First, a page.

By Dasha Afanasieva, Carolyn Cohn and Ben Martin
LONDON (Reuters) - Anglo-South African financial services firm Old Mutual
The Old Mutual Wealth flotation is one of several legs in the process of splitting parent Old Mutual into four parts.
Before the listing, Old Mutual Wealth plans to sell its single-strategy asset management division, Old Mutual Global Investors (OMGI), led by veteran investor Richard Buxton.
The IPO, which is taking place alongside a demerger of the unit in June 2018, would value the business at about 2.5 billion pounds ($3.35 billion), assuming the OMGI sale goes ahead, two of the sources told Reuters.
Old Mutual Wealth's pre-tax adjusted operating profit rose by 29 percent in the first half to 134 million pounds.
Analysts at KBW and a second source who declined to be named said the IPO would involve 10 percent of the company.
Old Mutual, whose businesses including banking, insurance and asset management, has said it is breaking itself up because regulatory change makes the company too complex to run in its current form.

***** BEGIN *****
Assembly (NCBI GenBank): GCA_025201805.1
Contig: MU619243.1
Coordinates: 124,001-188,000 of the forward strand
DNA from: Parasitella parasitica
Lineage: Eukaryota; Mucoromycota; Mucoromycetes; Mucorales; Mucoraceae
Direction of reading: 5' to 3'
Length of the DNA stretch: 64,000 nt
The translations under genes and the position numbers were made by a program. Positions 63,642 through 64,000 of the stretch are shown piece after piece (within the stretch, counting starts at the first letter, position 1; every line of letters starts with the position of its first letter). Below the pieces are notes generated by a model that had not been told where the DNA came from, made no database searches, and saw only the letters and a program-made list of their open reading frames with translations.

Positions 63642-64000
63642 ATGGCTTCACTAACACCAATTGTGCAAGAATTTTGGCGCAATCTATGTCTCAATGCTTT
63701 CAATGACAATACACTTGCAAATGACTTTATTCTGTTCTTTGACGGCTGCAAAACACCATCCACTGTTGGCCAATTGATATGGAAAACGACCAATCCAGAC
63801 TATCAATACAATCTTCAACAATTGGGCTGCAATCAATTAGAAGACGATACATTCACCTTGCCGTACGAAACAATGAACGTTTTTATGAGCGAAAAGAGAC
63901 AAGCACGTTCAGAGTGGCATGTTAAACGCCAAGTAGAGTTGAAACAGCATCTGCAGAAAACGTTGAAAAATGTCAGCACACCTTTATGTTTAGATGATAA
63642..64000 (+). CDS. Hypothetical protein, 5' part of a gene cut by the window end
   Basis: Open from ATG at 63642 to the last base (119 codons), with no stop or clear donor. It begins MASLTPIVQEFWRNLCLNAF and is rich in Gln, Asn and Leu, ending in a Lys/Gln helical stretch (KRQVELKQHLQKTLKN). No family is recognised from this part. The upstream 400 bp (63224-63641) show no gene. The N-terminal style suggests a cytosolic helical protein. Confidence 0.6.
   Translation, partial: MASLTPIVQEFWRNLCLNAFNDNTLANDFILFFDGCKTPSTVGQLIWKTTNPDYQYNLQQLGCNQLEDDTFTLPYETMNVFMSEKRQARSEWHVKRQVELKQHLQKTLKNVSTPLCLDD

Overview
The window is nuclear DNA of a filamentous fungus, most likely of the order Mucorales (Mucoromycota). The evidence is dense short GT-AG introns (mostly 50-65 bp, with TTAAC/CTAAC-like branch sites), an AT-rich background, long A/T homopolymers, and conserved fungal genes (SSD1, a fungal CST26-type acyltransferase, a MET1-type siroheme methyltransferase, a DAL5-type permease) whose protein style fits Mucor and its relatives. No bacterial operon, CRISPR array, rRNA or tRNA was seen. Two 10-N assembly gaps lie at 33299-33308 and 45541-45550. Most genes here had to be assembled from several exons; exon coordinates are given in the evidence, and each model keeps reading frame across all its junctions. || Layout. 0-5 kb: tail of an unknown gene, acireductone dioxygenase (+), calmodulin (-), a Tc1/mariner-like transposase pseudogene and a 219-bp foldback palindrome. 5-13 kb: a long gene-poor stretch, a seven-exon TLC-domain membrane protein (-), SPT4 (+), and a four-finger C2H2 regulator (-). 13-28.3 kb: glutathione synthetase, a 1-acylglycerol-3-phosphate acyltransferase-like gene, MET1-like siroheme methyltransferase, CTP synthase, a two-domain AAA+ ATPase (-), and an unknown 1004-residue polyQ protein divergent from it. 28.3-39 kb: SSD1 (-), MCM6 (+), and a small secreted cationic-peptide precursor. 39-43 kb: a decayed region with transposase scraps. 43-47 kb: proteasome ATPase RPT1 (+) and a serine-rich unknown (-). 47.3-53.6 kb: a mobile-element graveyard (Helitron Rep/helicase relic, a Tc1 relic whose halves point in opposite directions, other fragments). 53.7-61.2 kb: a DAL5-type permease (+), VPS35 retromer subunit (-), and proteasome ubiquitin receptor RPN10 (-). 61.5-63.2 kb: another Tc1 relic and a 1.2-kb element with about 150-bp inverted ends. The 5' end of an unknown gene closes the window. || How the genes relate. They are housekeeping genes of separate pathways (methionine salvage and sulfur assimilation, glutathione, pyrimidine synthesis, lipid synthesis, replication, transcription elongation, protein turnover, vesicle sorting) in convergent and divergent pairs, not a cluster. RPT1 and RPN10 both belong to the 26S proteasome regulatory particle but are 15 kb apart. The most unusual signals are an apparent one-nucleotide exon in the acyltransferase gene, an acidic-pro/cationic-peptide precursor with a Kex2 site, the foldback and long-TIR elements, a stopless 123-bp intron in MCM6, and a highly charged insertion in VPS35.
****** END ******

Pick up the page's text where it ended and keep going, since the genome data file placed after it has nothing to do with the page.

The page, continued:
In addition to the planned demerger and IPO of Old Mutual Wealth, the break-up involves selling U.S. firm Old Mutual Asset Management
The break-up, initiated last year by Chief Executive Bruce Hemphill within months of joining Old Mutual, will land him a maximum 1,000 percent bonus of his 900,000 pound 2016 salary if completed successfully. But, with many moving parts to the process, some analysts see considerable execution risk.
Australian bank Macquarie
OMGI CEO Buxton favoured the approach from TA Associates but Macquarie was seen as frontrunner by the wealth unit, they said.
Initial bids were due in by the end of September but the process has been slow and Old Mutual Wealth was unlikely to move to exclusive talks this year, one of the sources said.
Old Mutual Wealth could also choose to abandon the sale and keep OMGI, two sources said.
The U.S. banks mandated for the IPO declined to comment. Old Mutual Wealth, Macquarie, TA Associates and Richard Buxton also declined to comment.
On Thursday Old Mutual closed at 197.6 pence, 8.6 percent above the closing price on the day it announced its break-up.
(Writing by Carolyn Cohn; Editing by Edmund Blair)